A majority of Americans say they would like greater transparency in how companies handle and track their data, an Axway survey shows.
The data privacy study asked 1,017 American adults about their general understanding and concerns related to how companies use, handle, and track their data. Respondents have broad concerns over how their data is stored and secured, and people are overwhelmingly supportive of having more control over who sees their personal data.
Most consumers concerned about their online data security
The study found 82% wish they knew what specific data companies have collected about them. 82% also have concerns that their online data may not be secure, and only 39% of Americans said they know where their online data is stored. At the same time, 59% of people agreed it’s worth giving companies access to their personal data if it results in a better user experience.
The study also found that 75% of Americans choose to work with businesses that are offering a more secure plan to protect personal data, but for 36% of that group, it still depends on how much they trust that company. Just one third trust “Big Tech” more with their data compared to smaller, independent or local companies, while 49% trust the large and smaller companies about the same.
“Whether in energy, health, finance, or retail, companies are trying to stand out and provide brilliant digital experiences while also complying to industry data privacy and security requirements, which is no simple proposition,” said Axway VP and Chief Catalyst Brian Pagano.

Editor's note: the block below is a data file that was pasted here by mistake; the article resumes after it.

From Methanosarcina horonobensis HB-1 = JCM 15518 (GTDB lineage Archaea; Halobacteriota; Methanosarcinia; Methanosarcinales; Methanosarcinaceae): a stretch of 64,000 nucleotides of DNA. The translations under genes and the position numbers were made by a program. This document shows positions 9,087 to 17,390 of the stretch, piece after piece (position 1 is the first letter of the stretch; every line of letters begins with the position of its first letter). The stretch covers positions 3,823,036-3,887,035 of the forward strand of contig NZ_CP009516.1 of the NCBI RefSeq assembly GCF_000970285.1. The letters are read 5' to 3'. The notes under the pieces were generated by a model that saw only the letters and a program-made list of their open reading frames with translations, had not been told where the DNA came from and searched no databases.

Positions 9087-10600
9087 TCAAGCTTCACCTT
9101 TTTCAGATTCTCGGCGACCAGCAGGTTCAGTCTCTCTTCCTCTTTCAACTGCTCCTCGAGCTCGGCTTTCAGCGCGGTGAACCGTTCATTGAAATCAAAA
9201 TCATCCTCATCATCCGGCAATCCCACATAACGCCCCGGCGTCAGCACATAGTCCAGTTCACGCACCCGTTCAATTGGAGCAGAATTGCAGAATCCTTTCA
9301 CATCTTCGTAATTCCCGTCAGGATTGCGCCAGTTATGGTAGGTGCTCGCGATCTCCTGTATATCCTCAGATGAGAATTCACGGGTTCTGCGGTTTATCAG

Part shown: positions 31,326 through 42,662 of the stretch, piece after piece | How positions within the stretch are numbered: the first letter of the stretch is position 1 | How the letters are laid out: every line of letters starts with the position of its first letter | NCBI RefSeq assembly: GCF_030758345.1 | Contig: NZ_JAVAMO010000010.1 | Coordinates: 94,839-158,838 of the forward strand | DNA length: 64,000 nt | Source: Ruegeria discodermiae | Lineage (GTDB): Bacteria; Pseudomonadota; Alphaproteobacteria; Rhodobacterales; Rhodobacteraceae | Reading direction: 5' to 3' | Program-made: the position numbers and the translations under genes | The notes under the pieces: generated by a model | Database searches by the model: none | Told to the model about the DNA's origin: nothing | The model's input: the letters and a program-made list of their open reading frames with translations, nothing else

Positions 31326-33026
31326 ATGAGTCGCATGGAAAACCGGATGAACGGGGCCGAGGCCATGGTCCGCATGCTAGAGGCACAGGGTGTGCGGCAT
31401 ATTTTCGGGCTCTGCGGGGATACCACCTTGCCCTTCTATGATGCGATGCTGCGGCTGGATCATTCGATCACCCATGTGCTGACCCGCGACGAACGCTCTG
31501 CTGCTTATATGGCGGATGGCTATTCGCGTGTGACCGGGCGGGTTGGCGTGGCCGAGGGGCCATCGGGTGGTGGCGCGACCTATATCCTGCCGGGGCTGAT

“Eliminating friction in customer experiences is the biggest competitive advantage, and these survey results point to security breaches and privacy concerns as a snag in the fabric of the seamless experience people have come to expect.”
Consumers supportive of the Apple’s App Tracking Transparency framework
The survey also sought to understand consumer attitudes around Apple’s App Tracking Transparency framework, and found people were overwhelmingly supportive of the move. Three-quarters of Americans believe other operating systems should follow suit and block advertisers from tracking your activity and preferences across different applications if the advertisers do not get the user’s permission to do so.
“Experience tells us consumers will go wherever the least amount of friction is, regardless of the custody chain of your data,” said Pagano. “If people feel unsure about how their data is being handled, companies have an opportunity to build trust so that their average consumer doesn’t need to concern themselves with these details.”